The restoration may be placed by either the “total-etch” technique using dentin-bonding agents prior to filling the lesion with composite resin, or by a “lamination” technique where a cement base is placed over all dentin, followed by bonding an external layer of composite resin to the etched, beveled peripheral enamel (Figure 10). The latter method is preferred by the author due to its simplicity and history of postoperative comfort. Any cement may be used as a dentin-replacement base, but fast-setting glass ionomers (eg, Fuji IX [G-C America], Ketac Molar [3M ESPE]) or light-cured resin ionomers (Fuji II l.c. [G-C], Vitrebond [3M ESPE]) are preferred. These cements adhere to tooth structure without the need for acid etching. The cement should cover all exposed dentin and terminate at the DEJ of the prepared cavity. In this situation, there is no need for high bond strength of the cement to dentin because of the strong bond of composite to the peripheral enamel.
If light-activated resin-ionomer cements are used, the dentist should be aware that some products produce substantial exothermic heat when light cured for more than 10 seconds. These cements should be applied in increments, limiting initial curing to 10 seconds or less. Self-curing cements do not liberate heat and may be placed in bulk.
Once the cement has initially hardened, any excess or overflow at the perimeter of the preparation is removed from the enamel, and the peripheral enamel is beveled about 1 mm using a fine-grit needle-shaped diamond (Figure 11). In some cases it may be desirable not to bevel the enamel that remains at the contact in order to avoid completely opening the contact.
|Figure 11. The enamel is beveled.||Figure 12. Etching the beveled enamel.|
|Figure 13. Applying unfilled resin.||Figure 14. Remaining preparation is filled with composite; light cured 20 seconds on both the buccal and lingual.|
|Figure 15. Finished restoration.||Figure 16. Finished restoration.|
|Figure 17. Postoperative radiograph of the restored tooth.|
After beveling, a clear sectional matrix band or strip was placed interproximally and secured with a wedge. The enamel was etched for 5 to 20 seconds with 37% phosphoric acid (Figure 12). The acid was then rinsed and the tooth was thoroughly dried to reveal the characteristic frosty appearance of etched enamel. An unfilled resin (eg, D/E resin [Bisco]) was applied and blown to a thin film with compressed air (Figure 13). It was light cured for 20 seconds to establish a strong bond with the enamel. (Note: Dentin-bonding primers may be used in lieu of the unfilled enamel-bonding resin, but they are not recommended due to their greater cost and the presence of solvents that interfere with composite polymerization if they are not completely evaporated.)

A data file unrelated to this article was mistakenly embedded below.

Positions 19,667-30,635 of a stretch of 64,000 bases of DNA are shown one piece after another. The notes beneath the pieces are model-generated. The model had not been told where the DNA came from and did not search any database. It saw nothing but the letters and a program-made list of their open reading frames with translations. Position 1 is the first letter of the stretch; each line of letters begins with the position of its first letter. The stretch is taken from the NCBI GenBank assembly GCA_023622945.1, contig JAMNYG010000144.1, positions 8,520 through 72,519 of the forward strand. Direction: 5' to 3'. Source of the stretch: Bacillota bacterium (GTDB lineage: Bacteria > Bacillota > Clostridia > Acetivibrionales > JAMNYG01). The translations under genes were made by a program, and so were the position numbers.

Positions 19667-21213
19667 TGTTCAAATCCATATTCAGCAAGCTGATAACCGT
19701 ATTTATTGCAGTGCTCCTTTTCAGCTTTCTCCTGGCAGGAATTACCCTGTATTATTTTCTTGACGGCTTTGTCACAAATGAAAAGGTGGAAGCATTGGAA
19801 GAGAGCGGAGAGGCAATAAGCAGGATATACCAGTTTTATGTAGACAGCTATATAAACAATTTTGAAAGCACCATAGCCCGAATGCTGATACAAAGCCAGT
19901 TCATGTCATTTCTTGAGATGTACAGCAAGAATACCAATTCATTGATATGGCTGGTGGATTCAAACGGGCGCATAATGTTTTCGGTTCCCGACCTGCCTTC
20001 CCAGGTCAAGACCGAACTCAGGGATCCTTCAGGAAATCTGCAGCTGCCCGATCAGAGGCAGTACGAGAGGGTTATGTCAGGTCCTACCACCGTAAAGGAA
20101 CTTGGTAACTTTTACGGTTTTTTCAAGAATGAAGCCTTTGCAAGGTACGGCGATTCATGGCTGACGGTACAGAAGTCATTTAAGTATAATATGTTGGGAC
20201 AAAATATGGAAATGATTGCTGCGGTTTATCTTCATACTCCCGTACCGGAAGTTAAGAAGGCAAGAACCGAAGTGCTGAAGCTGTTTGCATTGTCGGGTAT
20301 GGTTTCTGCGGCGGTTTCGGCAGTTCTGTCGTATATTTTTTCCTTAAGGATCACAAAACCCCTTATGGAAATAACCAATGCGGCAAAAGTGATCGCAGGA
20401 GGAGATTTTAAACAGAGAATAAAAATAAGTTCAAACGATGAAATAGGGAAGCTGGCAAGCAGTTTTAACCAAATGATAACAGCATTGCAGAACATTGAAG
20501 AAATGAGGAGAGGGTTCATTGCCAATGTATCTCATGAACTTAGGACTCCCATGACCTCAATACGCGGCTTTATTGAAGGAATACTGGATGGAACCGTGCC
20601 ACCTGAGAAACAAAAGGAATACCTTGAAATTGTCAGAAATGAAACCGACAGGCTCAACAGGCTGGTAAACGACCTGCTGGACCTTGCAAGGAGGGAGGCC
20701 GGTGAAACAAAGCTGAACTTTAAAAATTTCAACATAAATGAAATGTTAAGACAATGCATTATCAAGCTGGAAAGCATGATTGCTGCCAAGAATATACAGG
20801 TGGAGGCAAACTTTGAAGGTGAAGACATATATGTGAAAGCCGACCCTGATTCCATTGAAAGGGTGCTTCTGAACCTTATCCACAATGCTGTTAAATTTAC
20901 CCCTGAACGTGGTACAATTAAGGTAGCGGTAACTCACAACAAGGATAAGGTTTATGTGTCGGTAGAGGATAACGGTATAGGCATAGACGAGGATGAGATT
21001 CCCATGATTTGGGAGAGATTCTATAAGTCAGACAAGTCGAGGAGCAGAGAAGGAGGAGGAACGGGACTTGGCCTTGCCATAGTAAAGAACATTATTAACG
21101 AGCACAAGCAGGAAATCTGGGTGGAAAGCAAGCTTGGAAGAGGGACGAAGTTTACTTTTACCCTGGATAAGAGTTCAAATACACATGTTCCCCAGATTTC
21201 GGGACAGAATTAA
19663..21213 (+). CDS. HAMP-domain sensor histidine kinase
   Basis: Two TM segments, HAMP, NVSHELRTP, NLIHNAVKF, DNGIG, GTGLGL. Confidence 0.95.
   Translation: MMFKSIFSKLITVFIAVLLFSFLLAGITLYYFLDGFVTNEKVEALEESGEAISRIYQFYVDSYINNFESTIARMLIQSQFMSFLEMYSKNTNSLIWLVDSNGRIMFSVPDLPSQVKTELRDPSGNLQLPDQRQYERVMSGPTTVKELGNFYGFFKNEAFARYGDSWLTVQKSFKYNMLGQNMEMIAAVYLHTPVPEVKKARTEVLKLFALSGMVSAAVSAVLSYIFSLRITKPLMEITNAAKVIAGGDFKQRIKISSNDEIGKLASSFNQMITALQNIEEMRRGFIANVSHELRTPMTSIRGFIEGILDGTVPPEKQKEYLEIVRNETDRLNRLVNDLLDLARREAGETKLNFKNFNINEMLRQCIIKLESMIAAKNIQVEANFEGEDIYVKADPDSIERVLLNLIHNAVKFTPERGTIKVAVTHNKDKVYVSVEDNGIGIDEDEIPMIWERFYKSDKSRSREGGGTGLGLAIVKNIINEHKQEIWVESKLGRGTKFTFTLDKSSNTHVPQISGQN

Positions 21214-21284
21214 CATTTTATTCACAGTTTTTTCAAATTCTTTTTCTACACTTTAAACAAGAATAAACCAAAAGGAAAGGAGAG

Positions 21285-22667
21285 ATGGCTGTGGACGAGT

While manually holding the wedged matrix band against the lingual surface of the tooth, the remaining cavity preparation was filled with a single increment of composite resin. The matrix band was pulled buccally around the composite adapting it to the beveled enamel. It was light cured for 20 seconds on both the buccal and the lingual before removing the band (Figure 14).
After light curing, the band and wedge were removed, permitting finishing of the margins. The proximal margins were finished with a series of rotary discs. The gingival margin was first trimmed with a No. 12 scalpel, followed by smoothing with an abrasive finishing strip (Figure 15). When it was complete, the restoration was visually undetectable (Figure 16), the proximal contact was solid, and there had been no alteration of the occlusal surface of the tooth. A postoperative radiograph confirmed the restoration (Figure 17).
This conservative method of restoring proximal carious lesions in posterior teeth is not offered as an “alternative” to more familiar methods. Rather, in the author’s view, anyone who embraces the philosophy of “minimal invasion” and respects the preservation of sound tooth structure should first consider a class III composite resin restoration for aesthetic treatment of proximal caries in posterior teeth before using any other more aggressive or complex cavity design. In the practice of conservative dentistry, the author feels that the conventional class II approach is the less desirable alternative.
1. Wendt SL Jr, Ziemiecki TL, Leinfelder KF. Proximal wear rates by tooth position of resin composite restorations. J Dent. 1996;24:33-39.
2. Leinfelder K. A conservative approach to placing posterior composite resin restorations. J Am Dent Assoc. 1996;127:743-748.
3. Spreafico R. Direct and semi-direct posterior composite restorations. Pract Periodontics Aesthet Dent. 1996;8:703-712.
4. Miller MB. Rest in peace G.V. Black: part 1. Pract Periodontics Aesthet Dent. 1997;9:757-758.
5. Albers H. Tooth-Colored Restoratives. 8th ed. Santa Rosa, Calif: Alto Books; 1996: (chapter 11) 1-12.
6. Ritter AV. Posterior resin-based composite restorations: clinical recommendations for optimal success. J Esthet Restor Dent. 2001;13:88-99.